1. F

    CHG-Like Ancestry on Steppe since Mesolithic

    Just one example, without CHG-Satsurblia all went to Dzudzuana. Also it wasnt a surprise, considering Meshoko Meso DNA already was almost identical to Kotias, meaning that Dzudzuana-Rich DNA was found on Steppe before Neolithic. Keep in mind that CHG-Like pops were a mixture between ANE and...
  2. Anfänger

    Empress Ashina

    Ancient genome of Empress Ashina reveals the Northeast Asian origin of Göktürk Khanate Abstract We have unveiled the first genomic profile of the ancient Türkic royal family and Chinese historical celebrities. Our genomic analyses of Empress Ashina revealed Göktürk's Northeast Asian origin...
  3. Anfänger

    Emergence and intensification of dairying in the Caucasus and Eurasian steppes

    Dairying in the Caucasus and Eurasian steppes Abstract Archaeological and archaeogenetic evidence points to the Pontic–Caspian steppe zone between the Caucasus and the Black Sea as the crucible from which the earliest steppe pastoralist societies arose and spread, ultimately influencing...
  4. Anfänger

    The Eneolithic cemetery at Khvalynsk on the Volga River

    New archeological paper about Khvalynsk. Shared by Lazaridis on Twitter. Abstract The genetically attested migrations of the third millennium BC have made the origins and nature of the Yamnaya culture a question of broad relevance across northern Eurasia. But none of the key archaeological...
  5. Anfänger

    Southern Ancestry in "Steppe"

    We know from various studies that Yamnaya/Corded ware and Eneolithic Steppe(Progress/Vonyuchka) have a significant amount of southern ancestry, right now called CHG or CHG/Iran but we still don't know where it is exactly from. There are many suggestions, I try to summarize the two main...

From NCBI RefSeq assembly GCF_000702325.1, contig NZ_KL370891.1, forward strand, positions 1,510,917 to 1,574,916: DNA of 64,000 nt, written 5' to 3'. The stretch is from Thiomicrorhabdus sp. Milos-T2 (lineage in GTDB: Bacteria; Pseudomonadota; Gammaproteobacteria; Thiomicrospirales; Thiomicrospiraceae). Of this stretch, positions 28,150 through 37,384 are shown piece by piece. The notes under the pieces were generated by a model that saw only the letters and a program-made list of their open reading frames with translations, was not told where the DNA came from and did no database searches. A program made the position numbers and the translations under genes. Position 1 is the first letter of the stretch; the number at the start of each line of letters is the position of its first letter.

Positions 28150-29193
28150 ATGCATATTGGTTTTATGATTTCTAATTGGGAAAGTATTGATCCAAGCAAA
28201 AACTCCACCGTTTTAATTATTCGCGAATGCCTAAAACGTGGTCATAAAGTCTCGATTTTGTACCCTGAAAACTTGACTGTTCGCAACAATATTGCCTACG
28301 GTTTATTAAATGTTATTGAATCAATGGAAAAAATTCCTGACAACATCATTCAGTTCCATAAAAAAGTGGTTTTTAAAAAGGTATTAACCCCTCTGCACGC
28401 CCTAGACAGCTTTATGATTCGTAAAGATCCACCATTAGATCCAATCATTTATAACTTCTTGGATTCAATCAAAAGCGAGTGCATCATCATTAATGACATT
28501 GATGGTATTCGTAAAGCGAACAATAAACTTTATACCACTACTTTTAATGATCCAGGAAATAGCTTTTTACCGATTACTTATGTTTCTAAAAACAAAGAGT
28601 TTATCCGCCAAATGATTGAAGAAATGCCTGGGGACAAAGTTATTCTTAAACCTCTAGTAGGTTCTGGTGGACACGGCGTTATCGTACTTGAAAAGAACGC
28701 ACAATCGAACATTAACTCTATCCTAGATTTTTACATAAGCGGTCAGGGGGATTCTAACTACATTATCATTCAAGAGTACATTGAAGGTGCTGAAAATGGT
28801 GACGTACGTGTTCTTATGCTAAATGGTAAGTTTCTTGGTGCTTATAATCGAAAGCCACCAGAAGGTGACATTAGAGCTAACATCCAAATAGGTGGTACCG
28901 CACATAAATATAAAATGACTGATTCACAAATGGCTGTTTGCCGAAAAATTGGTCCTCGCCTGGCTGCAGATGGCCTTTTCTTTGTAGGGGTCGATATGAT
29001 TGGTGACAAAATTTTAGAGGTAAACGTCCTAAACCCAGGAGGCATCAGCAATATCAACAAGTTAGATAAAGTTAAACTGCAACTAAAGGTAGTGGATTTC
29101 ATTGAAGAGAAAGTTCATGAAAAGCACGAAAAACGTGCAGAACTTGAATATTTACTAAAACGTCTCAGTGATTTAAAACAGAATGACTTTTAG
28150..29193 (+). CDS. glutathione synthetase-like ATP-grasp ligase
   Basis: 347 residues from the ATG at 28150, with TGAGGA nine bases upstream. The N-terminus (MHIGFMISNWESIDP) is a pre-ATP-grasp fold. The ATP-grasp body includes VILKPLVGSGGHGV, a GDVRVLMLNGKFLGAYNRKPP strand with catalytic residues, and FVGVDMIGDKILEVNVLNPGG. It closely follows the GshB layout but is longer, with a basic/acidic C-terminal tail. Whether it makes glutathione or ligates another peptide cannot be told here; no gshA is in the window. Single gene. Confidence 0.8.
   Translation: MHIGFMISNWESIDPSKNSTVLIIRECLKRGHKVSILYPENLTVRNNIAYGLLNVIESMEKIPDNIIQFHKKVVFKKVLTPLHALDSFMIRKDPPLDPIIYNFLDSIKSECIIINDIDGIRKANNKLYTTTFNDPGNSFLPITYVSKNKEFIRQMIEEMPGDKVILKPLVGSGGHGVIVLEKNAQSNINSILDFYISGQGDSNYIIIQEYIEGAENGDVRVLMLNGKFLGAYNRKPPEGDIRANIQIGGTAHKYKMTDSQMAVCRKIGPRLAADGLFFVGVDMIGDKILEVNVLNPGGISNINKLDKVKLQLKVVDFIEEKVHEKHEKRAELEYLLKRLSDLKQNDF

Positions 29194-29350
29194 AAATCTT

6. Jovialis

    Diverse genetic origins of medieval steppe nomad conquerors

    Abstract Over millennia, steppe nomadic tribes raided and sometimes overran settled Eurasian civilizations. Most polities formed by steppe nomads were ephemeral, making it difficult to ascertain their genetic roots or what present-day populations, if any, have descended from them...
  7. Maciamo

    Eurogenes New map of Yamna admixture (Eurogenes Steppe K10)

    I finally found some time to make the map of Yamna admixture using the data from Eurogenes Steppe K10. There was no data for some countries, so I had to guess based on neighbouring countries or isolated samples reported on forums. That is the case for Portugal, Ireland, Wales, the Netherlands...
  8. O

    Brachycephaly..zation of the Steppe by 4500BC.

    There is new paper out on Nature from Ron Pinhasi group. So, the part that is new and relevant in my opinion is essentially that it states that Mesolithic steppe populations (or Ukraine for that matter) were not Brachychephalic but Typolie and...
  9. Maciamo

    Y-DNA and mtDNA frequencies in Proto-Indo-European cultures

    I have added the samples from Allentoft 2015 and updated the haplogroup frequencies in the section Haplogroups of Bronze Age Proto-Indo-Europeans.
  10. Maciamo

    Was the teal admixture of Yamna brought to the steppe by Y-haplogroup G1 ?

    Last week Davidski wondered if the teal people really existed and if so who they were (referring to the teal admixture from Haak et al. 2015 found in Yamna samples). My theory so far had been that R1b-P297 had mixed with West Asian people around the South Caucasus (or rather between East...
  11. Maciamo

    Listen to an audio reconstruction of Proto-Indo-European language

    Listen to this audio reconstruction of what Proto-Indo-European language of R1a and R1b people might have sounded like 6,000 years ago in the Pontic-Caspian Steppe. Here is the explanation from
  12. Maciamo

    Did the Chinese Bronze Age originate in the Eurasian Steppe ?

    The Bronze Age appears to have originated around the Caucasus circa 3500 BCE, with the Maykop culture (3700—2000 BCE) and the approximately contemporaneous Kura-Araxes culture (3500—2200 BCE). Older Bronze objects have been found in Serbia dating from 4500 BCE, but the practice was discontinued...